The Directory of Social Change has released a report examining the impact of Brexit on charities, and estimates that they risk losing up to £258.4 million in EU funding per year post Brexit, because NGOs needing to be legally established in an EU member state to be eligible. Although some foreign NGOs can become eligible, their funding is at significant risk because there is no guarantee that those currently receiving support would be automatically entitled to continue.

Sadly, this uncertainty has only been exacerbated by the UK government’s chaotic approach to the Brexit negotiations and is already creating considerable hardships for these organisations. According to Bond (the UK’s NGO network), civil society groups have already been declined long-term EU funding contracts since Theresa May triggered article 50 in March 2017. This also means that until there is more clarity as to what the UK government wants post-Brexit, UK charities which relied on UK funding for their longer term projects are unable to plan ahead.

According to the National Council for Voluntary Organisations, almost 5% of the charity sector’s workforce come from the EU27. The potential shortfall in EU nationals not being able to work or volunteer for our UK charities post-Brexit would be a great loss to the sector. For instance, medical research charities are concerned about losing access to specialist researchers from across the EU. Although they have made significant contributions in health, social care and other public services, the uncertainty about their future rights to stay in the UK means that many are leaving the UK, adversely affecting the many vulnerable people who rely on them. Furthermore, NGOs who organise exchange programmes and training in other countries, or who rely on volunteers from the EU27 to come frequently to the UK, will face extra challenges if freedom of movement to the UK is curtailed.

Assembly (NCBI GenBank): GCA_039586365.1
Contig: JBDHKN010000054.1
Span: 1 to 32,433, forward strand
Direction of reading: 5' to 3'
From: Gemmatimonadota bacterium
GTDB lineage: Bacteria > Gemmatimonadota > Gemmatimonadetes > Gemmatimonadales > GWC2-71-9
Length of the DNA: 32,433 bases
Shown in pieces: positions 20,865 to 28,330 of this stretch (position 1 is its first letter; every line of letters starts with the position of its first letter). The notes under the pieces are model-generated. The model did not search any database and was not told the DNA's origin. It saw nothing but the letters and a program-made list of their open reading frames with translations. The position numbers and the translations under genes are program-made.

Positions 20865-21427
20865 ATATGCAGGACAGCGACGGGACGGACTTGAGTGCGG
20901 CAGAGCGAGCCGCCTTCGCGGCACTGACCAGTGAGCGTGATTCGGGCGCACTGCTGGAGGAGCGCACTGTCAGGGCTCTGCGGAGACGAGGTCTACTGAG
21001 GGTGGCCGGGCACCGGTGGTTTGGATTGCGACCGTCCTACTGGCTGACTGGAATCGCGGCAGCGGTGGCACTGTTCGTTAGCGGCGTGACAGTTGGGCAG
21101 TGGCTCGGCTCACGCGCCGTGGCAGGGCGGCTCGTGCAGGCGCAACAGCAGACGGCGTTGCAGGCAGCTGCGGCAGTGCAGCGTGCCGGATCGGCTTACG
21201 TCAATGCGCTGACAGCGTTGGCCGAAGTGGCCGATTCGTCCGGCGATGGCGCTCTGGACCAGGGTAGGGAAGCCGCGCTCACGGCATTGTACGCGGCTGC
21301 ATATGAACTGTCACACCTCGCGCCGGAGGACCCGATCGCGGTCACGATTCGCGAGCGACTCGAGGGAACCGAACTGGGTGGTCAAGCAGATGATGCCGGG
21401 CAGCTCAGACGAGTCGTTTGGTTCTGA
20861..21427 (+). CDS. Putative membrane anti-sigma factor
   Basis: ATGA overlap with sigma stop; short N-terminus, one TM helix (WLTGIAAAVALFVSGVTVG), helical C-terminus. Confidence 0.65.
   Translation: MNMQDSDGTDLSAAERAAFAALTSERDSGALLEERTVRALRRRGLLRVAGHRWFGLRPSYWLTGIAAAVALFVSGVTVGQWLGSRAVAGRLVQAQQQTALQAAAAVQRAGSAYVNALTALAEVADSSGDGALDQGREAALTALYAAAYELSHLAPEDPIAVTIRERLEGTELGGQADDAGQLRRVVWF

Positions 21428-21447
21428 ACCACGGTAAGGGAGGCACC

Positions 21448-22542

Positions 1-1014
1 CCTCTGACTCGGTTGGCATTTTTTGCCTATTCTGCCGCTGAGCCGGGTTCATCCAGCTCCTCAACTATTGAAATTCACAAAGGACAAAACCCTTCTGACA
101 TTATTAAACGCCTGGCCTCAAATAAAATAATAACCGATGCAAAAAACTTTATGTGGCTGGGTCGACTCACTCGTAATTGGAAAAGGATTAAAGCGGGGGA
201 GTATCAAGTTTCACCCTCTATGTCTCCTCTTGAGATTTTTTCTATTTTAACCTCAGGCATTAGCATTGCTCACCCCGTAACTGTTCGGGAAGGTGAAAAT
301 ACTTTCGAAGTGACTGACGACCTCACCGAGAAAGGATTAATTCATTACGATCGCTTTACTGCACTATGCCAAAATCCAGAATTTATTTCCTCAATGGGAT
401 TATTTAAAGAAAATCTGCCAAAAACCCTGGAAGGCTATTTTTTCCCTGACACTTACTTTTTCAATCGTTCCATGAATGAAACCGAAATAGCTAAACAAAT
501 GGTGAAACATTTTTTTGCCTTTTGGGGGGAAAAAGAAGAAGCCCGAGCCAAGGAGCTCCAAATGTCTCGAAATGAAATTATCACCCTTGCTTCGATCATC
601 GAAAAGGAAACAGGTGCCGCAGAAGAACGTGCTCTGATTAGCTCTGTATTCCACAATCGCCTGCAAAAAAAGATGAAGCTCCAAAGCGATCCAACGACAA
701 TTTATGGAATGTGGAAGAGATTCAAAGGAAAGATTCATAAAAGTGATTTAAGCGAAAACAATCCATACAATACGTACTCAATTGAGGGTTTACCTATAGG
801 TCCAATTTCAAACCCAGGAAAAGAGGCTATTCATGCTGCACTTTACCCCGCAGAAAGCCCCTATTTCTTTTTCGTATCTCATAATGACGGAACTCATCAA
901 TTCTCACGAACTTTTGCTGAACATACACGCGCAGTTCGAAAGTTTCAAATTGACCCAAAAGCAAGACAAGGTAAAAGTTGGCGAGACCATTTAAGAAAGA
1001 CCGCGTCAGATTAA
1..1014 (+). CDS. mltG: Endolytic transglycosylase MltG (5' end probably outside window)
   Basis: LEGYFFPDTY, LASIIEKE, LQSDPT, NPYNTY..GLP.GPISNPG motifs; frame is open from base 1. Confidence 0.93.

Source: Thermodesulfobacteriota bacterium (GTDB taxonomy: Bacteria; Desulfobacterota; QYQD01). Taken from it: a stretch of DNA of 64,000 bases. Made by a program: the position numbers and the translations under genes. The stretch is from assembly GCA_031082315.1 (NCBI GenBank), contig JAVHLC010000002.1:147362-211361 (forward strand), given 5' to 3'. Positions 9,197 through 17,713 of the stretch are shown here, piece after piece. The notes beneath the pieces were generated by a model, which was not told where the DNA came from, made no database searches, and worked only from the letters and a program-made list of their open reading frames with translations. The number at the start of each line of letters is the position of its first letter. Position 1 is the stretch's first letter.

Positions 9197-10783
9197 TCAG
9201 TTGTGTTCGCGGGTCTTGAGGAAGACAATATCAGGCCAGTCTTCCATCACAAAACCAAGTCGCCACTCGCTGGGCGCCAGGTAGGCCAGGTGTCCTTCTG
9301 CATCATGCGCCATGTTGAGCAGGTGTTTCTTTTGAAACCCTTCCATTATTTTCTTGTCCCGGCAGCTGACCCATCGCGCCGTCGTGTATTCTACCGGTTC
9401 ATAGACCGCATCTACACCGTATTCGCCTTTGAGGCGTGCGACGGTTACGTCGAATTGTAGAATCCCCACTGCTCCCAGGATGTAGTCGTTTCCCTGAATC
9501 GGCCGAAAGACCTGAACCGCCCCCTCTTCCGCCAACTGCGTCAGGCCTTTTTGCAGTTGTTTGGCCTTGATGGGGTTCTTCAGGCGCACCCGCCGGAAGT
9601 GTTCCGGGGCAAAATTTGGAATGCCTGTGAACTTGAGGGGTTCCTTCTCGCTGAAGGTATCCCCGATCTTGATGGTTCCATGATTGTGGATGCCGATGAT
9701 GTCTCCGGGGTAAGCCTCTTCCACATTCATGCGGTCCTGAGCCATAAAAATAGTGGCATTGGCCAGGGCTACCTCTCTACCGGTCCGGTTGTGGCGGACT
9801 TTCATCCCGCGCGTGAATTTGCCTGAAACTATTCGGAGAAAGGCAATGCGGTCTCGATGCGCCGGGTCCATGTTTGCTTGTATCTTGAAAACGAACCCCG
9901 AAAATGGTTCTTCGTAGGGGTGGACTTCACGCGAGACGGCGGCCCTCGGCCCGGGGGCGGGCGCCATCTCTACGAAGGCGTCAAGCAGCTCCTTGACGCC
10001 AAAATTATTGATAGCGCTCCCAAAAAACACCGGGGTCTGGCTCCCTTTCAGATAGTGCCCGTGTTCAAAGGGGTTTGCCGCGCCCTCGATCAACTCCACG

The Brexit impact beyond EU borders

The loss of EU funding will be felt particularly acutely for NGOs in the humanitarian and development sectors. The EU is the biggest aid donor in the world. Member states decided to pool together their humanitarian and development assistance for a good reason: it is a more effective way to help those most in need. The EU provides funding for projects which foster sustainable economic, social and environmental development, tackle global poverty and promote democracy, the rule of law and respect for human rights (see DG DEVCO). In parallel, the Commission’s emergency humanitarian aid unit ECHO funds programmes to save and preserve lives and lessen human suffering of those affected by both man-made crises and natural disasters.